1. Exercise snacking and microdosing workouts

While exercise snacking isn't new, it's certainly a wellness trend that looks set to get even bigger this year.

Never heard of it? According to David Wiener, training specialist at AI-based fitness and lifestyle coaching app Freeletics, exercise snacking is a new concept which includes short, frequent bouts of exercise throughout the day. Originally, this trend gained popularity on TikTok, but due to the vast amount of benefits people are starting to experience, it's become the "new way" to exercise" - so much so, that he reckons it's a wellness trend which will span 2024 and beyond.

These short bursts of physical activity typically last a few minutes at a time and are spread throughout the day, whenever you have a few minutes spare. "The idea is that these short bursts of activity add up, helping you to meet your fitness goals and contributing to the recommended thirty minutes of physical activity each day," he explains. 

Sarah Aspinall , founder of Breaking Ballet, also predicts exercise snacking as a one-to-watch for 2024. "Fitness experts and scientific studies agree that fifteen minutes of exercise is enough to make a difference to our health - especially to perimenopausal and menopausal women," she shares. "Armed with this knowledge women are far more likely to commit to a short daily workout, rather than skipping exercise altogether because they can’t find a spare hour in their day."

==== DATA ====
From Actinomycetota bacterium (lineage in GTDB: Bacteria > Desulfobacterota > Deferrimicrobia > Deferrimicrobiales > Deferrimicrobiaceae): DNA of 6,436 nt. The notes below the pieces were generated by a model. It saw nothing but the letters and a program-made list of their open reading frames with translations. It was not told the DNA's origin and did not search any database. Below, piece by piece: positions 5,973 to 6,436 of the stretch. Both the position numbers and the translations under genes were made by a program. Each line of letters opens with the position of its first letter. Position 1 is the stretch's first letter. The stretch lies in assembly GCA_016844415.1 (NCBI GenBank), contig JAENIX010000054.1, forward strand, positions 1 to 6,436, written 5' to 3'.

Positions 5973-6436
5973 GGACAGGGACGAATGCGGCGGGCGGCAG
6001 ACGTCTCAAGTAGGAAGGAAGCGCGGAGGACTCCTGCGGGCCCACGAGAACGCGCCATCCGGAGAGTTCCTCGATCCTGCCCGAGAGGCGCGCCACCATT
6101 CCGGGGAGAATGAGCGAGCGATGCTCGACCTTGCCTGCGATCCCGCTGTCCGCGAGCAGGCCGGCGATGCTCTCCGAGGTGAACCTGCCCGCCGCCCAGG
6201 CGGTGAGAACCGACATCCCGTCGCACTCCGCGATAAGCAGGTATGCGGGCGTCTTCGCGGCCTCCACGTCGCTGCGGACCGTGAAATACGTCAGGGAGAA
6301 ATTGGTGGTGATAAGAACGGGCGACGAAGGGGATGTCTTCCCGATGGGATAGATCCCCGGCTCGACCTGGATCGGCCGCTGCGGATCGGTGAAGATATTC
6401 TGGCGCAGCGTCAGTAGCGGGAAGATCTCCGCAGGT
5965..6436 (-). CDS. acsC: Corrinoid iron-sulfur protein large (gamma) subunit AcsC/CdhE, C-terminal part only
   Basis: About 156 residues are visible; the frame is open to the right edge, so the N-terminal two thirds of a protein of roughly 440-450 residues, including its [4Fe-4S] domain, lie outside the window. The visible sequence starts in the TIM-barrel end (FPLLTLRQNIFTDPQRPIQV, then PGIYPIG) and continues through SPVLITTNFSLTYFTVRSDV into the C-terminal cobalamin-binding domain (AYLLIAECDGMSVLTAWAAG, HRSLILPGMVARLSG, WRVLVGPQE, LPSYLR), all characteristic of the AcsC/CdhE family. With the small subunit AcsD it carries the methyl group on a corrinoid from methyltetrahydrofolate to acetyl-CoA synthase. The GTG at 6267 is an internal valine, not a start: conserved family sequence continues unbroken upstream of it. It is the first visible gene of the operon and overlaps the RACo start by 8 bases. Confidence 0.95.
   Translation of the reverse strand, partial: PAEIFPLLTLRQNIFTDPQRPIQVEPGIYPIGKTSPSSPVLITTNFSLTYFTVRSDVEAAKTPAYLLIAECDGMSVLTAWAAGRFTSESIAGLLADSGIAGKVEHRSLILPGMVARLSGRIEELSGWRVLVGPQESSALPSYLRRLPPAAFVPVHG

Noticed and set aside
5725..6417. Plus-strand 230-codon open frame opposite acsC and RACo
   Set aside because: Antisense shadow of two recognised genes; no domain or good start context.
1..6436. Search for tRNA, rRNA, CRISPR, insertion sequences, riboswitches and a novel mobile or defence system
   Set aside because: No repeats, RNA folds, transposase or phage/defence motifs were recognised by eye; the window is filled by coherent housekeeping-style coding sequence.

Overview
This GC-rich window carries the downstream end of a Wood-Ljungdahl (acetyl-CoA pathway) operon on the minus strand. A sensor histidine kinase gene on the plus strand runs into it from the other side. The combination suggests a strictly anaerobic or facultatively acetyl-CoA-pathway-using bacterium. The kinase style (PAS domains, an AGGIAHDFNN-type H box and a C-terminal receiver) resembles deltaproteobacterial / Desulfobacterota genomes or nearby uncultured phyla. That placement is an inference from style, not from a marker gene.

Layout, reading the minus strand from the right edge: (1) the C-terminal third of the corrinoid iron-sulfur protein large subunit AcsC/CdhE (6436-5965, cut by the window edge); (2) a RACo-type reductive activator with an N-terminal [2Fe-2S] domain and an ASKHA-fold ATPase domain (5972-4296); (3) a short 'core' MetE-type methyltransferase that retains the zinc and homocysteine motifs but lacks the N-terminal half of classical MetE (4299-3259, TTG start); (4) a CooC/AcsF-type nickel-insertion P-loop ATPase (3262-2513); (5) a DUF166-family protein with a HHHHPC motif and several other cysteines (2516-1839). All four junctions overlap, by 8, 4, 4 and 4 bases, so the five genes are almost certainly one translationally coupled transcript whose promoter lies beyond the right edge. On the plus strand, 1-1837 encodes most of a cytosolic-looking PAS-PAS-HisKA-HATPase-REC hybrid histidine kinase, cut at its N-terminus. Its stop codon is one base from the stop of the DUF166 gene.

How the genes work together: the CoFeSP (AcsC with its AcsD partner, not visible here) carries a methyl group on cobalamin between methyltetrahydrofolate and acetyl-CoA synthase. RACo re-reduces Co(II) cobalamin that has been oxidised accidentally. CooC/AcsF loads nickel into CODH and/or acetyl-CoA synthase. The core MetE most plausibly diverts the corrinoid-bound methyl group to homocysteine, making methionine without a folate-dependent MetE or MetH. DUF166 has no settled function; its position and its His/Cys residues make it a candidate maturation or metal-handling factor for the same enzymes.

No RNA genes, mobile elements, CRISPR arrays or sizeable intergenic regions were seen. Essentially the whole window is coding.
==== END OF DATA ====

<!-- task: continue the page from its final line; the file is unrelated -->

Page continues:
Personal trainer and founder of the Power of Mum Nicole Chapman adds that short, sharp bursts of exercise are ideal for the time-poor. "We all lead busy lives, which is impacting our fitness routine," she shares. "In 2024, a sustainable health and fitness routine is going to be even more important for burnout prevention." She reckons eighteen minutes is the sweet spot when it comes to working out (and she should know, as she filmed over 600 online workouts for her app). "It's short enough to be achievable but very effective at getting results."

So, why is exercise snacking soaring in popularity right now? Short answer: it's achievable, attainable, and accessible to all, not to mention effective. "One study published in the Journal of Applied Physiology in 2018 found that short, intense bursts of cycling sprints were effective at burning calories and improving body composition which can help with weight management," Wiener goes on.